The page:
As a part of my daily routine I discuss the current market conditions and todays property values with dozens of property owners. Recently I was struck by a contrast between two sellers.
The first one said, “We are planning to move and we really need the money,” when I explained the market would not bear their asking price. Their situation is as follows; they paid approximately $210,000 about three years ago, they had the home listed last fall and through the winter for $379,900 to begin with and “the agent seemed to think that price was OK.” Except that it has not sold. I suggested it will sell if priced around $280,000, maybe $300,000. They stated, “We have already dropped the price three times, no way, we will be losing money!” OK, so you paid 210 and sell for 280 and you are losing? Yes, selling at $280,000 does mean net proceeds at close of escrow of around $257,000. By the way that is a 7% return on their investment per year, and they lived in it for the last three years, but everybody EXPECTS more! They think for some reason they are losing money? Then they explained,”we refinanced this home and we pulled money out to do some stuff, we owe around $300,000 on an adjustable rate mortgage and they are raising our payment amount. If we sell for $280,000 we will lose money!
Now the next guy said, “Chris we bought this new home last summer, as an investment, but we didn’t close until April 2006. We paid $320,000 or $202 per square foot and we really NEED to sell it. We never planned to hold it or rent it. (Of course it is a real alligator and would have a huge negative cash flow as a rental anyway!) We owe $320,000 on it and the interest is mounting up daily. We need to get $217 per square foot to cover our costs of sale and make any profit, or $349,900. If we sell for $320,000 we will lose around $25,000.” My response was it is only worth $320,000, not $349,900! It may not even bring $320,000, that’s pushing it. Many new homes are only bringing $175 per foot. Of course that is “out of the question” this seller tells me because we would lose $60,000. What ever the number, this will be cash out of their bank account, not paper equity, its absolutely real money! If not the bank will take it back for the $320,000 owed on it.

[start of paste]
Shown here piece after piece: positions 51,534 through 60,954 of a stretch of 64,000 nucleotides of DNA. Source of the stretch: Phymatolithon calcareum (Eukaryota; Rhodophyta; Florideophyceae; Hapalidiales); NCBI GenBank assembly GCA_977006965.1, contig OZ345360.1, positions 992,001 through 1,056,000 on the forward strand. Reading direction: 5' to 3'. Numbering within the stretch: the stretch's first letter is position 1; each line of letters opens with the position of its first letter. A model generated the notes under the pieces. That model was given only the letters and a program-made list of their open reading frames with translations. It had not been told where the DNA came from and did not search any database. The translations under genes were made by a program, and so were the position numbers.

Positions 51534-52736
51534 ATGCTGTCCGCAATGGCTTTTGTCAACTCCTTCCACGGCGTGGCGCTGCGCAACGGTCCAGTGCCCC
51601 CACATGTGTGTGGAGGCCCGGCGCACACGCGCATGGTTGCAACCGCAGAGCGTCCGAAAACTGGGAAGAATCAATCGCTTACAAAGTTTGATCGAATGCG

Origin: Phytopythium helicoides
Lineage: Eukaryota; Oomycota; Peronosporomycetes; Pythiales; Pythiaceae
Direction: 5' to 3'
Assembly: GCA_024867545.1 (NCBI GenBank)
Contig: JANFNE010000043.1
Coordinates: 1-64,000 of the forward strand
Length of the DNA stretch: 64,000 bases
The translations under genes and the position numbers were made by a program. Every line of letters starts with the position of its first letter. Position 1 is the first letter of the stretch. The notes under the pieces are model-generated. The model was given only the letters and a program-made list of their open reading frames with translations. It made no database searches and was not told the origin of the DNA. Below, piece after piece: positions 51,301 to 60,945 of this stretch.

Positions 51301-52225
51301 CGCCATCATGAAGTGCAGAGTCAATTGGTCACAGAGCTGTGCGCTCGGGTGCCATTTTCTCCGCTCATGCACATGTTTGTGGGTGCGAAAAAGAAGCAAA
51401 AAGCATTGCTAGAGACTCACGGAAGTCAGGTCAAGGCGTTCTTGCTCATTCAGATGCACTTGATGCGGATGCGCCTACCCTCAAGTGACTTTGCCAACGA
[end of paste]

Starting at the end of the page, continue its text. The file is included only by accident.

Now both say they will lose money at the current market prices. Losing money based on expectations verses actually taking money out of your pocket. Are they both really losing money? Are they the same?
Does it matter that some are actually taking money out of their pocket to cover the loss, while others simply are conceding to the actual market value, or that they already spent the equity. Is the old asking price relevant to anything? They could have been asking 10 million and then they would be losing even more, right?
Do sellers really believe they can price property based on their expectations, or that the market cares about what they think they need? As the supply grows and buyers have more to pick and chose from, some sellers will have no choice but to get real, the rest may just have to wait it out, and make those payments.
Today we have many properties listed on the market that are priced based on seller’s unrealistic expectations and perceived needs. These expectations or needs have nothing to do with the actual market value. It also makes no difference where the sellers got their expectations. Last years market is gone and the only meaningful numbers are recent sales. Justification does not change the market.
How much responsibility do agents have in pricing and sellers expectations?
Let me know what you think.